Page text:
This post about Heidelberg Castle is one of our collection of stories about taking a Rhine River Cruise.
The city of Heidelberg, Germany is dominated by the remains of a sprawling red sandstone complex that towers over its old town. Built over a span of 400 years, Heidelberg Castle became a mélange of all the architectural styles that were popular along the way, everything from Gothic to Renaissance. How cool that it’s a standard stop on Rhine River cruises.
Why the castle is a shadow of itself
We went there expecting a big, majestic castle that had a bunch of rooms to explore, but that was impossible. The castle is a shadow of what it once was because it was destroyed several times during wars with the French. They began to rebuild it, but gave up when a freak lightning bolt struck the arsenal, causing an explosion and a fire that burned it to the ground. All that was left was the stone, which the locals began to quarry in order to build new houses.
In 1800 a local count decided that Heidelberg Castle should be preserved and put a stop to all that stone looting. It’s been slowly renovated since then and it now has a hall that is used for performances, balls and banquets. Each summer the city hosts the Heidelberg Castle Festival, and the courtyard is filled with open air performances, everything from classical philharmonic concerts to musicals to dramatic theater performances. I don’t think they’ll ever rebuild it, though. It would be way too expensive. (And why should they, if it’s already the most popular tourist site in the country?)
Our Heidelberg Castle tour
Our tour of the castle was mostly of the castle’s exterior. The red sandstone is dramatic, but don’t miss the gardens. They are also beautiful and worth spending time in.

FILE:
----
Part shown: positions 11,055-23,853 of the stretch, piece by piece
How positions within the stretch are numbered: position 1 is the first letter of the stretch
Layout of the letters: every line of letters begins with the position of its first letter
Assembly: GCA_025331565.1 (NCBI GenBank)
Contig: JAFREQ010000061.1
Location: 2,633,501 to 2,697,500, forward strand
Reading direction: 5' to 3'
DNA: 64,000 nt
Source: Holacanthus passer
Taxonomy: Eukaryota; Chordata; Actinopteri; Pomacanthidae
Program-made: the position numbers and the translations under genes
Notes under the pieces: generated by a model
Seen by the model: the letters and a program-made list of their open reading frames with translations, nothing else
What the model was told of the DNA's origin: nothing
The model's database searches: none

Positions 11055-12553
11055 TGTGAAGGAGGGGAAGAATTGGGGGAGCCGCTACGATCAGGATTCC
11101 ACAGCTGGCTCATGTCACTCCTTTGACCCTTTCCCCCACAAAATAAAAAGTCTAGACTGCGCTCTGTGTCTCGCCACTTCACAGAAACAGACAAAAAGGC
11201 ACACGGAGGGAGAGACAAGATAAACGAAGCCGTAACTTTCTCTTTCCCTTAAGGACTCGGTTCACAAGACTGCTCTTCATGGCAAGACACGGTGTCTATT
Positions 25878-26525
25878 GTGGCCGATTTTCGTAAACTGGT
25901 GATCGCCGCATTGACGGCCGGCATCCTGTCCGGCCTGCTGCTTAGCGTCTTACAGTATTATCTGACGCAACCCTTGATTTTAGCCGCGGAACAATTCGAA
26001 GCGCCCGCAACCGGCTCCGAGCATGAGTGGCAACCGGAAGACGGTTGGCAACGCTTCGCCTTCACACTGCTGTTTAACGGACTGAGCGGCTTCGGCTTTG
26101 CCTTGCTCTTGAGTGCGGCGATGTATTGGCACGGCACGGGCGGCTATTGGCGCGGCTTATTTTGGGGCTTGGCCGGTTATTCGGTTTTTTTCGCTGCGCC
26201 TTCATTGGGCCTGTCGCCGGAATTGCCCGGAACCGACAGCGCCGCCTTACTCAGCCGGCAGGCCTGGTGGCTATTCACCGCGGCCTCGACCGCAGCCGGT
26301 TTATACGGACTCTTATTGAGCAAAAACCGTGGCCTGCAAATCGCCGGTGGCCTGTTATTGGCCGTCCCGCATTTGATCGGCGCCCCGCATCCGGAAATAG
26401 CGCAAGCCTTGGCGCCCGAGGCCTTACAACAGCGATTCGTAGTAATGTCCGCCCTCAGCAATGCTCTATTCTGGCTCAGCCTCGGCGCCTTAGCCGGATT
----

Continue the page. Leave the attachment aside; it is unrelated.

The highlight of our visit to the castle was the incredible view we got from its ramparts. Standing on the walkway and looking over the castle walls, we could see the impressive scenery of the beautiful Neckar River valley, Heidelberg’s famous bridge, the Neckar River itself, and the city’s rooftops below.
The Heidelberg Castle Tun
Back in the day, the local wine growers paid their taxes by delivering wine to the castle. As the years went on and taxes went up the castle couldn’t keep up with drinking all the income. Finally in 1591 they had a huge barrel built to store it all in. (The story goes that the court dwarf in charge of guarding the cask had an uncanny ability to drink large quantities of wine. He died after mistakenly drinking a glass of water.)
They built an even bigger barrel in the mid 1700s, so large that a dance floor was built on the top. It’s still on display and tourists can still climb the stairs to the dance floor. This massive barrel can hold 55,345 gallons of wine, though I doubt that any still remains.
Tickets for the castle, the vat and the on-site apothecary museum are just €6. After leaving the castle though, be sure to spend time at the bottom of the hill in the actual city of Heidelberg. That’s worth a visit, too.